IM this article to a friend!

March 13, 2004

Deaf school student wins speech contest

From: The Argus - Fremont,CA,USA - Mar 13, 2004

Deaf school student wins speech contest

By Jennifer Kho, STAFF WRITER

ANDREW GREENMAN, a student at the California School for the Deaf, has won the fourth annual Communication Contest for the Deaf and Hard of Hearing.

Five students competed, each presenting a prepared speech about the topic "Thinking, Working and Expecting the Best." The speeches focused on how the students, as members of the deaf community, could help improve the world with positivity, wrote Leah Gevarter, a social studies teacher at the school.

Marla Blowers, contest chairwoman for the Newark Optimist Club -- which sponsored the event -- and for the Pacific Central district, said she enjoyed hearing all

the speeches.

"It's been great to watch the kids at the deaf school get up in front of their classmates and give their presentations," she said. "They are so passionate -- they are just amazing -- and they carry their passion to other groups when they give their talks."

Greenman, 17, was "the runaway winner," Blowers said.

"Andrew has come through many struggles in his young life," she said. "Through all of this, Andrew continued to think, work and expect the best. He gave his presentation eloquently and it was obvious that his classmates held him in high esteem. He is an intelligent young man with an interesting and bright future. I feel sure he will use his life experiences to help others. His optimism has served him well."

Nearly 500 Optimist clubs and 45 districts sponsor deaf communication contests every year, Blowers said.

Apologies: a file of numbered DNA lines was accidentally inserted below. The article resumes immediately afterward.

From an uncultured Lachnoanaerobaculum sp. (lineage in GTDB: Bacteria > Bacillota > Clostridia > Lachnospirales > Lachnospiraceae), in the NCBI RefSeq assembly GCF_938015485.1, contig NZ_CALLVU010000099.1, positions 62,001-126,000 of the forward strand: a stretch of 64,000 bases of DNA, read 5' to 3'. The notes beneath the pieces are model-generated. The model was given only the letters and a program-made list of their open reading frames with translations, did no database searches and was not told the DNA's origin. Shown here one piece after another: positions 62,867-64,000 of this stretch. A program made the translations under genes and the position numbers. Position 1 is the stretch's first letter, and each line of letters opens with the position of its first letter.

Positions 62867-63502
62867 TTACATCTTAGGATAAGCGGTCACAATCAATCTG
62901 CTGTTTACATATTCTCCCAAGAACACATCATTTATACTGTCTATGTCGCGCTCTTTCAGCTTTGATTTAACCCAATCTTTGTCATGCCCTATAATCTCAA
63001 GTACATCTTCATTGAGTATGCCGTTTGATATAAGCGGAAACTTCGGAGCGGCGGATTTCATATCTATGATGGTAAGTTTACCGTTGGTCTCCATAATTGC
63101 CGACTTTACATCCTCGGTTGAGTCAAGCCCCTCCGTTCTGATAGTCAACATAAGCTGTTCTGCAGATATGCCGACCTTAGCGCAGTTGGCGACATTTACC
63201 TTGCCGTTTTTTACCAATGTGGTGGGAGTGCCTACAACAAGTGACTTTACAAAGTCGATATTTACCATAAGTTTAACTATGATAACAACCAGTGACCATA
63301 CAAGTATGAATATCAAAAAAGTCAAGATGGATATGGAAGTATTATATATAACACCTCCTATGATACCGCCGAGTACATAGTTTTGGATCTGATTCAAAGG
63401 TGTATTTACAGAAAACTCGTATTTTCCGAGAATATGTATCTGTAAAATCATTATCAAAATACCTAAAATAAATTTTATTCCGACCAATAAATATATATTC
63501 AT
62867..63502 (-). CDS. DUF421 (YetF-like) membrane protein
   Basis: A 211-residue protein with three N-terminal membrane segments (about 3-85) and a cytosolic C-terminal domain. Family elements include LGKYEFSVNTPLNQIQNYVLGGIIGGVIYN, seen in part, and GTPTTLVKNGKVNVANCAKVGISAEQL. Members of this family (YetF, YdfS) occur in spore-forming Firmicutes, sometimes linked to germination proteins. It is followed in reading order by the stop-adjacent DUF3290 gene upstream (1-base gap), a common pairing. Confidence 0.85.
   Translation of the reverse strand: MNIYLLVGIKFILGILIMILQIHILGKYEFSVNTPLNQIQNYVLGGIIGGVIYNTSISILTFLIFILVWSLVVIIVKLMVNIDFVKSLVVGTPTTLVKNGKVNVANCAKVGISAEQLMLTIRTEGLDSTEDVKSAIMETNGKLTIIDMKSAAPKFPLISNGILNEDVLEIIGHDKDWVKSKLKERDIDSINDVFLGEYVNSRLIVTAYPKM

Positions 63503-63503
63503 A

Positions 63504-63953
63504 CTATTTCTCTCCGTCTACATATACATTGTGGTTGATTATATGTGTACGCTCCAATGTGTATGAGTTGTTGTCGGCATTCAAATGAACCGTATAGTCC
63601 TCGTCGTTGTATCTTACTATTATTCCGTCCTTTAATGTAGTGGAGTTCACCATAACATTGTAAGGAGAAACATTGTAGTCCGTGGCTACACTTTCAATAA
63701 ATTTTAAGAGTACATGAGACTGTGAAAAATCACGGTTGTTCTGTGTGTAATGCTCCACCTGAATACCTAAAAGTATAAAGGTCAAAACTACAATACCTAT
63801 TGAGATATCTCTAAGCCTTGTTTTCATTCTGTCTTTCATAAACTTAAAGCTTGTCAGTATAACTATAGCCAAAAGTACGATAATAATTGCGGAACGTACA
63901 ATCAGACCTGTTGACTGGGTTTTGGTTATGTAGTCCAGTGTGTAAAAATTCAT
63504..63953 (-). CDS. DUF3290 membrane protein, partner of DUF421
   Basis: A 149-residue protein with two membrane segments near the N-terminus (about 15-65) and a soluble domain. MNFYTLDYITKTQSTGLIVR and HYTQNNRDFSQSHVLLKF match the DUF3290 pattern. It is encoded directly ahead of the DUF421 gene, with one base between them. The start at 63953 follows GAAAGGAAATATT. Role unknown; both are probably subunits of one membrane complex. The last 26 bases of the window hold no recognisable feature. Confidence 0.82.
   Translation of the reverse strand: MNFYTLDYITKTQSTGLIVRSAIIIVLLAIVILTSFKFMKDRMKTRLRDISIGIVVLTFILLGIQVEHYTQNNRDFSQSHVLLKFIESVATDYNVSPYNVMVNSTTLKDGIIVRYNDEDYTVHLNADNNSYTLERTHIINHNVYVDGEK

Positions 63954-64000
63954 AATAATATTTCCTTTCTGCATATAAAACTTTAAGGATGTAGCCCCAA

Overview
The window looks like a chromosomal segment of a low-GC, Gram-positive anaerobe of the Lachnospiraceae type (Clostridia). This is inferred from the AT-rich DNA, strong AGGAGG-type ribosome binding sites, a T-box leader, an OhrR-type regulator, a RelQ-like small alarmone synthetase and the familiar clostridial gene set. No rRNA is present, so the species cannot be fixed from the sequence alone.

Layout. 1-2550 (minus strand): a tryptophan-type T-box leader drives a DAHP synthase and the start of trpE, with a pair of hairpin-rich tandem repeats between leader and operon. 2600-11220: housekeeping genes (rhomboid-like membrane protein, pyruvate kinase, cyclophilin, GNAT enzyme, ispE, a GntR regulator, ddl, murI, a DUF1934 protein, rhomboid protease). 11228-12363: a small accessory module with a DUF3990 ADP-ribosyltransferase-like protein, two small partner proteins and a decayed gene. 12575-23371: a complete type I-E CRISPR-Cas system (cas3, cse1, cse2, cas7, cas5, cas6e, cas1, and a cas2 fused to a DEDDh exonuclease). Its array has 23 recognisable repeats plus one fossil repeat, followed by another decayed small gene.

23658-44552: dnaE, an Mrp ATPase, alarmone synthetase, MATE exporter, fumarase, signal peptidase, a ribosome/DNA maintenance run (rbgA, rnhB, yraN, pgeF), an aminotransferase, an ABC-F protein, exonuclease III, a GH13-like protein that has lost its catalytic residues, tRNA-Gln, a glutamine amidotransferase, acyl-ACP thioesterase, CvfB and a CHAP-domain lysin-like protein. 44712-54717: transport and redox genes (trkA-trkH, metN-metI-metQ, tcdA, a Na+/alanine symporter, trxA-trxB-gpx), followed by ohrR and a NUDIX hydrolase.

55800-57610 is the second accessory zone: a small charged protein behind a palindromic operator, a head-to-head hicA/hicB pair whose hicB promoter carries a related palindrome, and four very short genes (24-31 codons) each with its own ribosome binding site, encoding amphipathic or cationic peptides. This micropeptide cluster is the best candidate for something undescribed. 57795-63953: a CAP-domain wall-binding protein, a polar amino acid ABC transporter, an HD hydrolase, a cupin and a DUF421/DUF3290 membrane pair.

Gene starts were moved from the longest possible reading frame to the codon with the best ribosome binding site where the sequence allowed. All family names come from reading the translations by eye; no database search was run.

About five clubs in the Pacific Central district are holding local contests and the winners, including Greenman, will move on to compete in the Pacific Central District finals at 1 p.m. May 22 at the Newark Presbyterian Church, 35450 Newark Blvd.

The first-place winner of that competition will earn a $1,500 college scholarship.

Blowers said the contest is a way for the Optimist Club to help youth develop their potential.

"It's really good for the kids to get up in front of a group and talk," she said. "It takes a lot of courage, but it helps them develop something in themselves that they might not otherwise. I think it's the confidence that they gain from finding out they can do something like that."

Greenman will give a presentation at a Newark Optimist Club meeting before competing at the district, where an audience of between 100 and 150 people is expected, she said.

"I personally find it very rewarding to offer an opportunity like this to our local students," Blowers said. "I have learned so much about the deaf community over the past four years by listening to these very passionate young people. They are a true inspiration."

©1999-2003 by MediaNews Group, Inc. and ANG Newspapers